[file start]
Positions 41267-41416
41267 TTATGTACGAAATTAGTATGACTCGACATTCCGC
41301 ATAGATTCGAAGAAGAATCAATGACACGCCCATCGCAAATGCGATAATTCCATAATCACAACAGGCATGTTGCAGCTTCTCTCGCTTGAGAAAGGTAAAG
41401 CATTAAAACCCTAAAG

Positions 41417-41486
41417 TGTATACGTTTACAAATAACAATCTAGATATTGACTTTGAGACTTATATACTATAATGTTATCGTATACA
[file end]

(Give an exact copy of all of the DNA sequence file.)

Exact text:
Positions 41267-41416
41267 TTATGTACGAAATTAGTATGACTCGACATTCCGC
41301 ATAGATTCGAAGAAGAATCAATGACACGCCCATCGCAAATGCGATAATTCCATAATCACAACAGGCATGTTGCAGCTTCTCTCGCTTGAGAAAGGTAAAG
41401 CATTAAAACCCTAAAG

Positions 41417-41486
41417 TGTATACGTTTACAAATAACAATCTAGATATTGACTTTGAGACTTATATACTATAATGTTATCGTATACA